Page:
2POINTautO on Sun October 14, 2007 10:26 PM User is offlineView users profile

You mentioned living in a hot part of the country and having lots of windows. I have been out of the USA for a long time but here we have a clear window tint for the front glass, and anywhere else dark tint is not allowed by law, to block out UV Rays and lower the inside vehicle temps along with regular dark tint on the side windows and a lesser dark tint for the rear window (for backing up at night), it has proven to be effective with a reduction in the vehicle interior heat allowing the AC to work at an accellerated rate compared to a vehicle without tint and even vehicles with dark tint but no clear front glass tint installed.

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Give all the dirty details
and dont forget the LO & HI pressures
Year, Make & Model would be nice too

mjlinder on Mon October 22, 2007 2:04 PM User is offlineView users profile

Quote
Originally posted by: chris142
The engine should have a vacuum pump for brakes and dash controls bolted to it and driven with a belt.

Nope. No pump. Nothing on the vehicle is vacuum controlled. Brakes are now hydroboost.


EDIT - Just noticed your name! Go back to JOUT. Hahahahahaaa! (DieselSJ).

Edited: Mon October 22, 2007 at 2:07 PM by mjlinder

mjlinder on Mon October 22, 2007 2:05 PM User is offlineView users profile

Quote
Originally posted by: 2POINTautO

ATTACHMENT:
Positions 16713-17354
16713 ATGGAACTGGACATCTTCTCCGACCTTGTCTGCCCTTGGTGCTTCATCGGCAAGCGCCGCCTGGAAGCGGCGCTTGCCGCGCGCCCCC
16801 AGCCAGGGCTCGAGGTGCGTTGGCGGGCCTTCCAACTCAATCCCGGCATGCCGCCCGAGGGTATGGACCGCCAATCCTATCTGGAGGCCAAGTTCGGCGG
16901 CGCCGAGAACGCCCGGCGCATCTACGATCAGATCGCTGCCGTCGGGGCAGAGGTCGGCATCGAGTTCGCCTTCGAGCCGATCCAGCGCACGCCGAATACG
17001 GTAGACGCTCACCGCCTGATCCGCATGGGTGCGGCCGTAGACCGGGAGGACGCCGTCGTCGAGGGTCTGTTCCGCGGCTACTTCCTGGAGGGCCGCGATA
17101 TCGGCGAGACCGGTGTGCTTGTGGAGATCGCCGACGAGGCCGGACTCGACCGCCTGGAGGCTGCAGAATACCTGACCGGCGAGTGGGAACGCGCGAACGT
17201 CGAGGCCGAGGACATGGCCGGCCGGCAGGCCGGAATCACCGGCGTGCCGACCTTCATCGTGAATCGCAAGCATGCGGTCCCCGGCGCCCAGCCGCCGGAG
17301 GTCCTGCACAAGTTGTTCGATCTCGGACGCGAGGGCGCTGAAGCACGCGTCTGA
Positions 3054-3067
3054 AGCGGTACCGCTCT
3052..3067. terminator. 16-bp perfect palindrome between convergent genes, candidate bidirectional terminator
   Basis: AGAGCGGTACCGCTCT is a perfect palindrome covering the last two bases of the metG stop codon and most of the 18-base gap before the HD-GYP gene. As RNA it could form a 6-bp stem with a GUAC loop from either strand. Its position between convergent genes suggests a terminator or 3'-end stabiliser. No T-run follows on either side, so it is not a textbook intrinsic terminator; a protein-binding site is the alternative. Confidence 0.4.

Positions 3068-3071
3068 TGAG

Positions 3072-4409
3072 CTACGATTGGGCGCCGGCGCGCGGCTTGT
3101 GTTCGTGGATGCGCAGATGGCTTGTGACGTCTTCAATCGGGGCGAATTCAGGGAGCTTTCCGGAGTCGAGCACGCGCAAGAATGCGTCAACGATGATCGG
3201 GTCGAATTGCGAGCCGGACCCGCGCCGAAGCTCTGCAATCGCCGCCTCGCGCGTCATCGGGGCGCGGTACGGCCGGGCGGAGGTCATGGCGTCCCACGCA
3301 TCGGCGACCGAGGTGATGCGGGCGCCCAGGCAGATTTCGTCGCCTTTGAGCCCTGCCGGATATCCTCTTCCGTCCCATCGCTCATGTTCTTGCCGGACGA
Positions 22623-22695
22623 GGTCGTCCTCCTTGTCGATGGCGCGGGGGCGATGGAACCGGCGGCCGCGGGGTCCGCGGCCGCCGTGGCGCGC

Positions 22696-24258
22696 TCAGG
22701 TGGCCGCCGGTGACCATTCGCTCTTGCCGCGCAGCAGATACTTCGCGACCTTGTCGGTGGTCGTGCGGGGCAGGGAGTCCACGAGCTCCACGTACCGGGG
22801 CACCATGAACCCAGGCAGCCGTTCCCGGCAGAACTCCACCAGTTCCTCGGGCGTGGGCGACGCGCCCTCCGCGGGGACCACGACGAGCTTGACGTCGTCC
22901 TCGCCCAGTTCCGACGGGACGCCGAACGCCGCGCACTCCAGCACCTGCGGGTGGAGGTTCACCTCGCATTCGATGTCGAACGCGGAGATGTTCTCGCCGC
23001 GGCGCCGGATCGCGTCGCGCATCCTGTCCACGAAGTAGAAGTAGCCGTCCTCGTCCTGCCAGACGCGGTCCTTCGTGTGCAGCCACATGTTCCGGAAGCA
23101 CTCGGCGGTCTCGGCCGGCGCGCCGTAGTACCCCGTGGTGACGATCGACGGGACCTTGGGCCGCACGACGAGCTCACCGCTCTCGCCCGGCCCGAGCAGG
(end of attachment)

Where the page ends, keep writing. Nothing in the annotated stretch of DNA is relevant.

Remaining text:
You mentioned living in a hot part of the country and having lots of windows. I have been out of the USA for a long time but here we have a clear window tint for the front glass, and anywhere else dark tint is not allowed by law, to block out UV Rays and lower the inside vehicle temps along with regular dark tint on the side windows and a lesser dark tint for the rear window (for backing up at night), it has proven to be effective with a reduction in the vehicle interior heat allowing the AC to work at an accellerated rate compared to a vehicle without tint and even vehicles with dark tint but no clear front glass tint installed.

The plan is to tint all the rear windows. I like the sound of a UV blocker for the windshield and front door windows - I'll need to see if they have that here. Thanks for the tip!

mjlinder on Mon October 22, 2007 2:13 PM User is offlineView users profile

Quote
Originally posted by: Chick